Friday Social Round Up: A look back at 2011
This year has been very eventful in the land of social, and with this being the final Friday Social Round Up of 2011 it’s time to reflect on the year’s developments.
This year Google had another attempt at social with Google+. The platform was launched on June 28th 2011 in an invite-only phase. The following day existing users were allowed to invite friends to create their own account, but due to the high demand this was suspended the following day. On August 6th each Google+ user was given 150 invitations to give out. Google+ was later opened to everyone on September 20th.
Unlike its predecessors, Google+ showed early success, reaching 10 million users in just two weeks and reaching 25 million unique visitors after four. The demographic for Google+ is predominantly men (71%) aged between 25 and 34.
Facebook Timeline was officially rolled out in the UK last Friday but was available from September 22nd for those who could not wait and were willing to do the work around.
Apart from the cool cover photo (which finally adds some form of customisation to your profile), it documents everything that you have ever done on Facebook as well as allowing you to add important life events. It’s effectively the ultimate digital scrap book!
In my opinion, Facebook Timeline is the best Facebook update yet.
Viva la revolution!
2011 not only saw new social platforms and redesign: it also helped spark a revolution.
After collecting, reading and watching millions of tweets, blog posts and video footage on YouTube, Philip Howard, associate professor in communication at the University of Washington, said that they found evidence to suggest that:
“..social media carried a cascade of messages about freedom and democracy across North Africa and the Middle East, and helped raise expectations for the success of political uprising… People who shared interest in democracy built extensive social networks and organized political action. Social media became a critical part of the toolkit for greater freedom.”
Professor Howard commented that the week before Egyptian president Hosni Mubarak resigned, the total number of tweets about political change in Egypt increased 1000%. He also noted that videos of protest or with political commentary went viral. The top 23 received nearly 5.5 million views. Content produced by opposition groups on both Facebook and political blogs increased dramatically.
In Tunisia about 20% of blogs questioned Ben Ali’s leadership the day he resigned, which was a 5% increase on the previous month, making revolution the primary blog topic in Tunisia. In the two weeks after Ben Ali resigned there were about 2,200 tweets a day, while during the two weeks following president Hosni Mubarak’s resignation there was an average of 2,400 tweets from countries surrounding Egypt. This indicated that social users throughout the Middle East were joining in the conversations. The success of these uprisings led to people in other countries also taking action.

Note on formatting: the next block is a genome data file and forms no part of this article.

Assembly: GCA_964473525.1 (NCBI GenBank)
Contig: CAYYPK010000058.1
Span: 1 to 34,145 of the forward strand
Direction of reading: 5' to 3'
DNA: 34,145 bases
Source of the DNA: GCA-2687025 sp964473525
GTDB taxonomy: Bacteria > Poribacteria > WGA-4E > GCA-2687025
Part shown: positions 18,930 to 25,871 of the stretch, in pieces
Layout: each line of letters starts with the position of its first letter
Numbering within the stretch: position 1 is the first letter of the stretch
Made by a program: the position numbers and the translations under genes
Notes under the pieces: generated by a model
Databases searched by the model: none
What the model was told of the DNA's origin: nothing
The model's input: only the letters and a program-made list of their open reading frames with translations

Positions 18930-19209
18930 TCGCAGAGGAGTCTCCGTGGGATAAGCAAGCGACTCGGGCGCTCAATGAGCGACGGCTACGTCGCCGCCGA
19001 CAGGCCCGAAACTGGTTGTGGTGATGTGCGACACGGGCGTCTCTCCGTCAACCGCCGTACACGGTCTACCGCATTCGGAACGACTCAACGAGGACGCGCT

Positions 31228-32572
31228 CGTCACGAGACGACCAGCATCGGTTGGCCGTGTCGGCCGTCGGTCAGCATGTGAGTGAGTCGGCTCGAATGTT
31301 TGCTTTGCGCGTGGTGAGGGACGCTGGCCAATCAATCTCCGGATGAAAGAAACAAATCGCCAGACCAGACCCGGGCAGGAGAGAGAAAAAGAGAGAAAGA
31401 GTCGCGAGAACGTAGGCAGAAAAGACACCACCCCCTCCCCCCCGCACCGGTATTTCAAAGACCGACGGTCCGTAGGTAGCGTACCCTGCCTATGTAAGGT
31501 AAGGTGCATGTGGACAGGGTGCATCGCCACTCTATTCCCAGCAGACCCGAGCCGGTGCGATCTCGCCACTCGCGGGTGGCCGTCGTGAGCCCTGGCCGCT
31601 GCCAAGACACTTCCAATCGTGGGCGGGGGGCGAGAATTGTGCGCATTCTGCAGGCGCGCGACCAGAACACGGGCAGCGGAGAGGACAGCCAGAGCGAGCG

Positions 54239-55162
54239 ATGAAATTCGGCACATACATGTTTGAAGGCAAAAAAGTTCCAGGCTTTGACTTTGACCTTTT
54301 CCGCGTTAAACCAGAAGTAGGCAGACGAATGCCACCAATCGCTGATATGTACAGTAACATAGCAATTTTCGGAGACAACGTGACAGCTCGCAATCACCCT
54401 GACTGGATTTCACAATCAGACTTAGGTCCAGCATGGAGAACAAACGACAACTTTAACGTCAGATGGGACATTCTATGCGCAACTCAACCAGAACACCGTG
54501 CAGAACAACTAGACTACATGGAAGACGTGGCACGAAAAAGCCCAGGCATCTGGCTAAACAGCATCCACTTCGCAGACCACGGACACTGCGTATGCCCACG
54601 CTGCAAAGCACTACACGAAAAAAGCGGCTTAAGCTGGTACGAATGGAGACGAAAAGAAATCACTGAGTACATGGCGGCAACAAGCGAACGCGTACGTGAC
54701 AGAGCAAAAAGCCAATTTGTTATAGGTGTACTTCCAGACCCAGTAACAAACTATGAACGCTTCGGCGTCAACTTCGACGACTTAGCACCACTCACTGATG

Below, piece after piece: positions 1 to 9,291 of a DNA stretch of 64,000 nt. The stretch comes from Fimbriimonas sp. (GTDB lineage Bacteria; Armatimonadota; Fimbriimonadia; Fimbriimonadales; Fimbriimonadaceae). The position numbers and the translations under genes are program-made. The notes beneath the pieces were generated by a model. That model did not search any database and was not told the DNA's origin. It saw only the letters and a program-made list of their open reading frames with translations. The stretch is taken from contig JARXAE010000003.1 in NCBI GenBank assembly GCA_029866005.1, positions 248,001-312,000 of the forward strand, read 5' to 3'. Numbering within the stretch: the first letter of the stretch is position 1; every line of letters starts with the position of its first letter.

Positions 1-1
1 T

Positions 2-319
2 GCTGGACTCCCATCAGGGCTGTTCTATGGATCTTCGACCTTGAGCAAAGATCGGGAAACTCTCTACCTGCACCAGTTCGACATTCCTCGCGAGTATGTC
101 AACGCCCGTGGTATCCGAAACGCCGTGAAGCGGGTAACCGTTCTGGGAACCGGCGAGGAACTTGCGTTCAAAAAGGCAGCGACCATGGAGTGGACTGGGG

Philip Howard also said that “any government efforts to crack down on social media may have incited more public activism, especially in Egypt. People who were isolated by efforts to shut down the internet, mostly middle-class Egyptians, may have gone to the streets when they could no longer follow the unrest through social media.”
There have been a lot of big news stories this year: the death of Osama Bin Laden and Colonel Gaddaffi, the Japanese tsunami, flooding in Australia and the Middle Eastern revolution, not to mention the Royal Wedding. So it might be quite a shock that when Beyoncé revealed her baby bump live at the 2011 VMAs it became the most tweeted about topic of 2011: Beyoncé’s growing belly managed to provoke 8,863 tweets a second!
Steve Jobs 1955-2011
Steve Jobs passed away just a day after the announcement of the latest iPhone. Jobs was the co-founder of Apple and also Pixar studios before it was sold to Disney. During his time at Apple, Jobs, oversaw the development of the iMac, iTunes, iPod, iPhone and iPad, as well as the company’s distinctive Apple Retail Stores.
In 2003 Steve Jobs was diagnosed with a rare kind of pancreatic cancer, and despite receiving treatment for it and undergoing a liver transplant his health continued to decline. In August 2011, Jobs resigned from his position as CEO.
Steve Jobs died on October 5th 2011 at the age of 56. President Obama issued a statement about the passing of Steve Jobs, saying:
“…Steve was among the greatest of American innovators – brave enough to think differently, bold enough to believe he could change the world, and talented enough to do it… The world has lost a visionary. And there may be no greater tribute to Steve’s success than the fact that much of the world learned of his passing on a device he invented…”
This infographic shows 2011 sharing trends.